The Kamuwongo River is the seasonal source closest to this community. There is also an unprotected spring. Still, these sources are quite a distance away, forcing women and children to spend an average of four to six hours a day fetching water. There isn’t a safe water access point at the river either, so scoop holes are dug along the river channel to get to hit the water table underneath.

20-liter jerrycans are used for fetching water, and are carried back home. Once home, water is dumped into a larger, 200 to 400-liter plastic container for storage.

A lot of time is wasted on water, making the community sacrifice many income-generating activities.

Sanitation Situation

A little more than half of homes in this area have a pit latrine. They are both shallow and poorly constructed. We met one of the women from the self-help group, Priscah Muteti. She said, "Having a good toilet is a luxury many cannot afford. Many still use the bush to relieve themselves. We are now learning that will increase diseases among the population." You can see Priscah Muteti and her household under the "See Photos & Video" tab below.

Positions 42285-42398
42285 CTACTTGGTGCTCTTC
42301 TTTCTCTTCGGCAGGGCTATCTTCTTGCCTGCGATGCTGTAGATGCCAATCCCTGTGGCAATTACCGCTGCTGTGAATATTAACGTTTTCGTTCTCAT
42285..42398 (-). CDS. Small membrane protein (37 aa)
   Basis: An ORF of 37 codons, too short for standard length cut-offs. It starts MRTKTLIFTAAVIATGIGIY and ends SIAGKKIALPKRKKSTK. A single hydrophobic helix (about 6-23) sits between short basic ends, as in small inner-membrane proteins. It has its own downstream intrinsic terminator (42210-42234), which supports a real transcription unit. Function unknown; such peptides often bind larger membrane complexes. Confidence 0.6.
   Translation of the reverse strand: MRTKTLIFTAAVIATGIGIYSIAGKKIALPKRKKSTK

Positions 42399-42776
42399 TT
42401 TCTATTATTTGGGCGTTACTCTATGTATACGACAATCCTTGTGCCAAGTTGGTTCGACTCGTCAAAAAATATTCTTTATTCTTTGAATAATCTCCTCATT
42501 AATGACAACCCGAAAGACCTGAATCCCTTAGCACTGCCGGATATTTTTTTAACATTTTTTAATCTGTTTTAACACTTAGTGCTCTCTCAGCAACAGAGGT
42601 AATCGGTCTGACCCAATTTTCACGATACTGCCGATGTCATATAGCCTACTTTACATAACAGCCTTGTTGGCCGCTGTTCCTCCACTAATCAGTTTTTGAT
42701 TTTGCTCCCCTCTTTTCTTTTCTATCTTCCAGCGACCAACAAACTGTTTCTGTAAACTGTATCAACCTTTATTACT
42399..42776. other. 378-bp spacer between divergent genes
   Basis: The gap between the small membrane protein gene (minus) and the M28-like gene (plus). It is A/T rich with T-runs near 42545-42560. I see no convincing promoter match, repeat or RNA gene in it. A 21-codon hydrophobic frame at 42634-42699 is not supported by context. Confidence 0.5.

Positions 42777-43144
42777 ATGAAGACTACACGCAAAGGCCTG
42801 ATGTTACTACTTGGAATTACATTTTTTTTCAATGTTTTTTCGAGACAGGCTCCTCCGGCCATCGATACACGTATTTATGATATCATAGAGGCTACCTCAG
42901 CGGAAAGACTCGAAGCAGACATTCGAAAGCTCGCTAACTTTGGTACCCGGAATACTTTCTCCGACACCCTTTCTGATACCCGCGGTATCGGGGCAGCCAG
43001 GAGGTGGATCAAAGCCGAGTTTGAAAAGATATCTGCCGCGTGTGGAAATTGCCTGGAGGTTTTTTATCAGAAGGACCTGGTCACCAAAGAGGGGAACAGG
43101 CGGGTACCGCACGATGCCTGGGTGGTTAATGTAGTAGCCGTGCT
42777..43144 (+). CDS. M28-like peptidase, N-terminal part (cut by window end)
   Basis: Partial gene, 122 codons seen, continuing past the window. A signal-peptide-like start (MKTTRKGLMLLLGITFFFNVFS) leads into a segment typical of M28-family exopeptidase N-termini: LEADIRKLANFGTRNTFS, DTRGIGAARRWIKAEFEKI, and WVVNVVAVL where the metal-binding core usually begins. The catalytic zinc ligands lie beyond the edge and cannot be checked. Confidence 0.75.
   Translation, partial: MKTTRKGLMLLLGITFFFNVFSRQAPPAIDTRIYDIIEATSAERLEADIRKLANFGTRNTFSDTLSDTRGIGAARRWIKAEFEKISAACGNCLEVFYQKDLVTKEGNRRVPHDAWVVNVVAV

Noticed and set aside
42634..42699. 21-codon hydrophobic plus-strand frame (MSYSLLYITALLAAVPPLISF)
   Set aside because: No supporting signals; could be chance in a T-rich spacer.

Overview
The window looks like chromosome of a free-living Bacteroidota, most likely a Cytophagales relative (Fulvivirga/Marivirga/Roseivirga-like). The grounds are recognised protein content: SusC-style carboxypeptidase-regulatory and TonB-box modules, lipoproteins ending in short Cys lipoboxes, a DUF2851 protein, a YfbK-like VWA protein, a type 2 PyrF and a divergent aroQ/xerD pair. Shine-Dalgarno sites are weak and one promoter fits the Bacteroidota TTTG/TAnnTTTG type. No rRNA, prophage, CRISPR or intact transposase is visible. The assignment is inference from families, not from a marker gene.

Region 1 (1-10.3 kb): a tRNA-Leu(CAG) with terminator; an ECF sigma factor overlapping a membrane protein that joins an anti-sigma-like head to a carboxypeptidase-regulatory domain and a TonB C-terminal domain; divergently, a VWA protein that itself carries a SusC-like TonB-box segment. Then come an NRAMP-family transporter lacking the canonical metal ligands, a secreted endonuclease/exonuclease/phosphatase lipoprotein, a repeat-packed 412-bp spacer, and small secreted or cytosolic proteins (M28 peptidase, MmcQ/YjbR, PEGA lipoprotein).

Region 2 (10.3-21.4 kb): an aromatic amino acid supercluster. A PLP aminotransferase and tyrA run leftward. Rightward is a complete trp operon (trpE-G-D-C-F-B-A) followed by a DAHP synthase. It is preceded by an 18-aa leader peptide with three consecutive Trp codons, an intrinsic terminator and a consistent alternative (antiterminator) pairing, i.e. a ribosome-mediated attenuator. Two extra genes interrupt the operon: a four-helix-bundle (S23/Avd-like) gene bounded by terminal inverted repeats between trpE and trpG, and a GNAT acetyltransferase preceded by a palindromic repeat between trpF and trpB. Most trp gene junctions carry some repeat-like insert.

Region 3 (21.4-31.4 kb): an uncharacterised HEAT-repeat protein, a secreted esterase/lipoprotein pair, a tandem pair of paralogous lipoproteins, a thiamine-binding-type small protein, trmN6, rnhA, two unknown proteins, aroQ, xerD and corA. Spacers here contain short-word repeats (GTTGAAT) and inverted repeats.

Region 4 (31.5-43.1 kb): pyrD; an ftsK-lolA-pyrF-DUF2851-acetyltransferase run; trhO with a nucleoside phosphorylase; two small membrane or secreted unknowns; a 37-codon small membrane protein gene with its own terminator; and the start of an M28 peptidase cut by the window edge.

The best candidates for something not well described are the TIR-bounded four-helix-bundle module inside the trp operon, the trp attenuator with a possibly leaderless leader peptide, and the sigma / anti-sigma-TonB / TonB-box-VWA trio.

We couldn’t find any helpful hygiene and sanitation tools like dish racks, clotheslines, or hand-washing stations. Garbage is sorted between biodegradable and not, so that compost can be fed to animals and fertilize farms. Excess non-biodegradable is often burned.

Plans: Hygiene and Sanitation Training

To address the concerns above, hygiene and sanitation training will be offered to self-help group members on two consecutive days. Once the members have learned about useful practices and tools to improve health, they will be able to share with their families and neighbors. Since open defecation is an issue, an emphasis will be placed on latrine construction and use.

Training participants will also form a committee that is responsible for overseeing and maintaining the new water system.